Ammunition, Inspiration, and Eureka moments

Picture courtesy — Unsplash

At the same time, searching for or waiting for inspiration is futile. You might get lucky once in a while but it’s not sustainable.

This begs the question — how do you create when you’re uninspired?

One of the most famous serendipitous discoveries (or realizations, depending on how you look at it), is Archimedes’s Eureka moment when he supposedly realized that the volume of water displaced was equal to the volume that was submerged inside. This caused him to jump out of his bathtub and run out on to the streets to tell everyone about his discovery.

This incident has been disputed by some but it really isn’t hard to believe as we have experienced variations of the same — good ideas come to us when we aren’t consciously thinking of them and in the most serendipitous ways.

If anything, this is proof that rest, recreation and space for imagination is a necessity for good ideas to flourish. Of course, some solutions and good ideas strike in times of emergencies and panic situations, but if urgency and manufactured hurry are essential to generate great ideas, it's not a sustainable way of working or creating.

When people say they are waiting for or that they need inspiration, what many of them are saying is ‘I just need some quiet time to bring this to life.’.

Inspiration has many faces to it. We seek it from books, podcasts, movies, talks, seminars. Have you ever seen a movie with a message and suddenly felt a rush of inspiration, however momentary? Or had a conversation that suddenly spurred some sort of a change in you?

At the same time, searching for or waiting for inspiration is futile. You might get lucky once in a while but it’s not sustainable.

This begs the question — how do you create when you’re uninspired?

Turn inspiration over its head and look for ammunition.

If you look for ammunition to help you create something of value, odds are you will find plenty of it.

The brand that doesn’t respond to complaints.

The workplace that sucks the life out of you.

The policy that is stifling growth.

The client that never paid you.

The boss who belittled you.

The bad habit you’re unable to break.

The list is endless and all of them serve as ammunition. At some level, they rile you up and tick you off. A few of my pieces have been written when I was at a low point. But when I used what I was feeling as ammunition, I could get it out of my head and put it in words, making things clearer for me.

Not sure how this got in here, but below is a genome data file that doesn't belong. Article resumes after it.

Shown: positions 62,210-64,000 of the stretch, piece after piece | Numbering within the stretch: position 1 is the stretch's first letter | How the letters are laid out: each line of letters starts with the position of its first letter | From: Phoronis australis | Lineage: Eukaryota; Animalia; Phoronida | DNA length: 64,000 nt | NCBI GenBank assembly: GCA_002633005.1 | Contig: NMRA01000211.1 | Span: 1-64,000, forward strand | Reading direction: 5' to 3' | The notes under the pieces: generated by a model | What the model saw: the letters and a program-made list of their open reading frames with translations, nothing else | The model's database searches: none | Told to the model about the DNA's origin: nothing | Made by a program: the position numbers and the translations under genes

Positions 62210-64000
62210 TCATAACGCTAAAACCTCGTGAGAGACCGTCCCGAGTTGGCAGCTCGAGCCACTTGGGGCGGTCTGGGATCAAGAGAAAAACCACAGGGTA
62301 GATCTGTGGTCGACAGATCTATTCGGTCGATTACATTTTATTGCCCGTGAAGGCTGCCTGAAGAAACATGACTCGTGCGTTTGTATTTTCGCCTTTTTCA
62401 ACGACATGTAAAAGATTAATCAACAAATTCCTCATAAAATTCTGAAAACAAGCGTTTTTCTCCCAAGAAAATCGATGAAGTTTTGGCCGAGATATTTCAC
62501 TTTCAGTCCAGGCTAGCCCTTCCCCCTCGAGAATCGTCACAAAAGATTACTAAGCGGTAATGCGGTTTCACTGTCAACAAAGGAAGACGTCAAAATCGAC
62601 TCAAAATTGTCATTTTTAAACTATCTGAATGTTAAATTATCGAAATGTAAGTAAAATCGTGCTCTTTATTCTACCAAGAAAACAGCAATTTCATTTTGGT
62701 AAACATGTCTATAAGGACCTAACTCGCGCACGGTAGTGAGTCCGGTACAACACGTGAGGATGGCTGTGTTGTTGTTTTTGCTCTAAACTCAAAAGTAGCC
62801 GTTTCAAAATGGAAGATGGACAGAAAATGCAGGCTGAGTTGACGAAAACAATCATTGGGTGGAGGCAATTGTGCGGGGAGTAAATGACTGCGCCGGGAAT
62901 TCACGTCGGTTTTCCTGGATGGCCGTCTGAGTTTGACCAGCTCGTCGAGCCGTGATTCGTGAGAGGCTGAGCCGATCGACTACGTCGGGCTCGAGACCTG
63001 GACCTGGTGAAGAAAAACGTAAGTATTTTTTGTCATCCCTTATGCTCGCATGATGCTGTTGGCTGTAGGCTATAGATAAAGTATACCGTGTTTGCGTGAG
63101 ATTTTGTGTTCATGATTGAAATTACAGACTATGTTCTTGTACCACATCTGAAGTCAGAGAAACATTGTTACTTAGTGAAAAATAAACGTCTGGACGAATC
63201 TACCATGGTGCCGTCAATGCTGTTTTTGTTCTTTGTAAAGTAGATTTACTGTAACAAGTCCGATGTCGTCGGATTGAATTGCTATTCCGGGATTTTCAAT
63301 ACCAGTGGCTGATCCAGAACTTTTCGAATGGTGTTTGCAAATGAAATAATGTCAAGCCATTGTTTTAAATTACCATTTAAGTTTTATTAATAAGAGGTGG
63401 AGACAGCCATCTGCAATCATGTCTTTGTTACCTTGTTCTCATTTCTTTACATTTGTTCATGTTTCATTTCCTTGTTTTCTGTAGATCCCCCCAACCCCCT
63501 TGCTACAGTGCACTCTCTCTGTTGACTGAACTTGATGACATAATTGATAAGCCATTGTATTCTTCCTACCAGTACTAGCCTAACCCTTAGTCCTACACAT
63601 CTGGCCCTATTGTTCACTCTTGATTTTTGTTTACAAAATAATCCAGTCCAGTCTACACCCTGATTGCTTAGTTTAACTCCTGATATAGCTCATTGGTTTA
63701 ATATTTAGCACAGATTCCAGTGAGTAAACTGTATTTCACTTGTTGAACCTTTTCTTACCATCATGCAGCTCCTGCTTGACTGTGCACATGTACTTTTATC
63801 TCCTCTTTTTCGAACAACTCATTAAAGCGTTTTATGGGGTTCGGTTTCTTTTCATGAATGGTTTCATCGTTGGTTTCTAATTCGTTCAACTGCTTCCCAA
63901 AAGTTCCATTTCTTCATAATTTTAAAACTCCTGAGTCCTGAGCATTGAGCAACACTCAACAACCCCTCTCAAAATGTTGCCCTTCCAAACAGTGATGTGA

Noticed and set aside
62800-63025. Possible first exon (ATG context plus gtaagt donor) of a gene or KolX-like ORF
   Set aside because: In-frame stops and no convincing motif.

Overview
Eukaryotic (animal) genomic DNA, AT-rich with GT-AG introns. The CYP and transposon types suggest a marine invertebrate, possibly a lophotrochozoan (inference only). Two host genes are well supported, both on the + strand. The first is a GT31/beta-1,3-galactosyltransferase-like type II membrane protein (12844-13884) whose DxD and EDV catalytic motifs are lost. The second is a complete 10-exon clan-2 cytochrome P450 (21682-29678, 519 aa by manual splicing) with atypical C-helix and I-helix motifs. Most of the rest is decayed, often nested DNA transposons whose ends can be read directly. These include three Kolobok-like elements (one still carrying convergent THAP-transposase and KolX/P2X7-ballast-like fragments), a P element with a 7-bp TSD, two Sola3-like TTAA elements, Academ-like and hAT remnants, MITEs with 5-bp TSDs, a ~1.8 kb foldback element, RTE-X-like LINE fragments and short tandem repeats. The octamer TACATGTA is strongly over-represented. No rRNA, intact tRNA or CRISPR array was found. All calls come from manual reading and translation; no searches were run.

Replace writing with anything else and the strategy will still work.

A couple of my ex-colleagues quit their full-time jobs after enduring a terrible time and used the experience as ammunition to go into business themselves and make a living without losing their minds. Many discoveries were made after the investors got irritated at the status quo and decided to do something about it. Numerous non-profits have their roots in someone seeing or experiencing something that shook them and spurned them to go on to make things better.

A lot of us, unfortunately, turn this ammunition against ourselves and waste it.

If inspiration is hard to come by, take what pisses you off and so something useful with it.

Simply put, when inspiration runs dry as it sometimes will, turn to ammunition.

This shouldn’t be confused with searching for things to constantly get pissed off at. That will just make you a very angry person and that is not a very nice way to get through life.

In his final piece, world-renowned sportswriter Rick Reilly wrote:

“When I got a regular byline in the town paper before my 21st birthday, I was as wild and unruly as the mop of hair on my head. I had a voice and a license to use it, but not one lesson in how. I hurt people just to make a name for myself. Just because I could.

One day, a retired coach named Sox Walseth came up to me. He put a hand on my shoulder and said, “Son, you’re not going to get very far writing articles like the one you did today. These people shouldn’t have to read the cheap shots you’re taking at them. You can do better than this.”

Reilly was using all his ammunition to tear people down before a timely intervention steered him and put him on a better path.

When inspiration strikes, make the most of it.

When it doesn’t, resort to ammunition.

And like any form of ammunition, use it wisely.